• NK cells;
  • NCR;
  • HLA-DR;
  • HIV-1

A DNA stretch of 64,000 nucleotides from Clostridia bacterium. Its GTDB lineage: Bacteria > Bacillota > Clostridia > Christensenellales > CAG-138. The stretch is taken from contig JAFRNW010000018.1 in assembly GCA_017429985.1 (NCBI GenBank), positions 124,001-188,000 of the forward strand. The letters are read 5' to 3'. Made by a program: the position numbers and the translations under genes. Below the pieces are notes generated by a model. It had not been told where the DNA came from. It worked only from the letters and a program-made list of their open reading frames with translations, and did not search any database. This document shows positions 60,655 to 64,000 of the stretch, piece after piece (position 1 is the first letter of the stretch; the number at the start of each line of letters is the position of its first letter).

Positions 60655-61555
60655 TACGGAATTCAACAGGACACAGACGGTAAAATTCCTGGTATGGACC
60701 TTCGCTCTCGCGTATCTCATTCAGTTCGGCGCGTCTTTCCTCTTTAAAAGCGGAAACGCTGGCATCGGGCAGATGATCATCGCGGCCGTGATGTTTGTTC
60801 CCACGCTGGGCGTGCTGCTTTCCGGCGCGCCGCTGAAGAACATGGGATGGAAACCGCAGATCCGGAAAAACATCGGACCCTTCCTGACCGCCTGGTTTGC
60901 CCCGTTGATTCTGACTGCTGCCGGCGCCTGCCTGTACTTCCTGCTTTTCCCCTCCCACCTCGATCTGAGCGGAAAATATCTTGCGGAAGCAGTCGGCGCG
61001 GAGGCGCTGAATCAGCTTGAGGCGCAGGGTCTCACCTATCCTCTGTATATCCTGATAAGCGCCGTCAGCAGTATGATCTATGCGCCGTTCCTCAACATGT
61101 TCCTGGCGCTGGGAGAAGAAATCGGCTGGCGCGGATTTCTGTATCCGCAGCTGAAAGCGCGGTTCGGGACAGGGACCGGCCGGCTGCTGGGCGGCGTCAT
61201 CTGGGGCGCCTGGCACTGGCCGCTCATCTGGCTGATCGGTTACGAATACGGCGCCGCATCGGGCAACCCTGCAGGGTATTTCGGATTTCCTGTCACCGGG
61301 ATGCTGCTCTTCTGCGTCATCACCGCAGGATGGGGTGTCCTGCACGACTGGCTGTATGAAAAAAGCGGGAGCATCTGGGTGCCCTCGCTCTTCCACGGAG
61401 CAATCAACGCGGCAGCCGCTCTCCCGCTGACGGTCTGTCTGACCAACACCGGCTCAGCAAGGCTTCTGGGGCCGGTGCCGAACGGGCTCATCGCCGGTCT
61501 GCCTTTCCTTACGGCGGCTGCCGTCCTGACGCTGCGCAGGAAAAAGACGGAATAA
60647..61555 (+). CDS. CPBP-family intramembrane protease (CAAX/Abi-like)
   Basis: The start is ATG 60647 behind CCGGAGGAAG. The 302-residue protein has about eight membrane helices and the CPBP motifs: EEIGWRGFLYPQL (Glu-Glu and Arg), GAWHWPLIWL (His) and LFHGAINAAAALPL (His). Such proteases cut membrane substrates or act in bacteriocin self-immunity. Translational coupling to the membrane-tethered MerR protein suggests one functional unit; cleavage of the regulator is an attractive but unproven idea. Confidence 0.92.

One of the hallmarks of HIV-1 infection is represented by the finding of massive T cell activation in peripheral blood lymphocytes of infected patients. An impairment of NK cell function during HIV-1 infection is also detected, and is associated with decreased expression of natural cytotoxicity receptors (NCR). In this study we tried to determine whether also NK cells are affected by relevant activation and whether this could be associated with decreased NK cell function. In 18 viremic HIV-1-infected patients, freshly drawn purified peripheral NK cells displayed significant levels of activation with an incomplete pattern (HLA-DR+CD69+CD25NKp44). Activated (HLA-DR+CD69+) peripheral NK cells expressed an NCRdull phenotype as determined by cytofluorometric analysis in all the patients, and did not derive from a homogeneous/oligoclonal expansion in vivo as analyzed by expression of HLA-specific inhibitory NK cell receptors. As determined by cytotoxicity assays, activated NK cells showed a decreased cytolytic function in HIV-1-infected patients. Thus, the decrease in NK cell function observed during HIV-1 infection is associated not only with decreased NCR expression, but also with significant and incomplete NK cell activation in vivo. These results suggest a consistent continuous involvement of the innate immune response in the failure to control viral replication.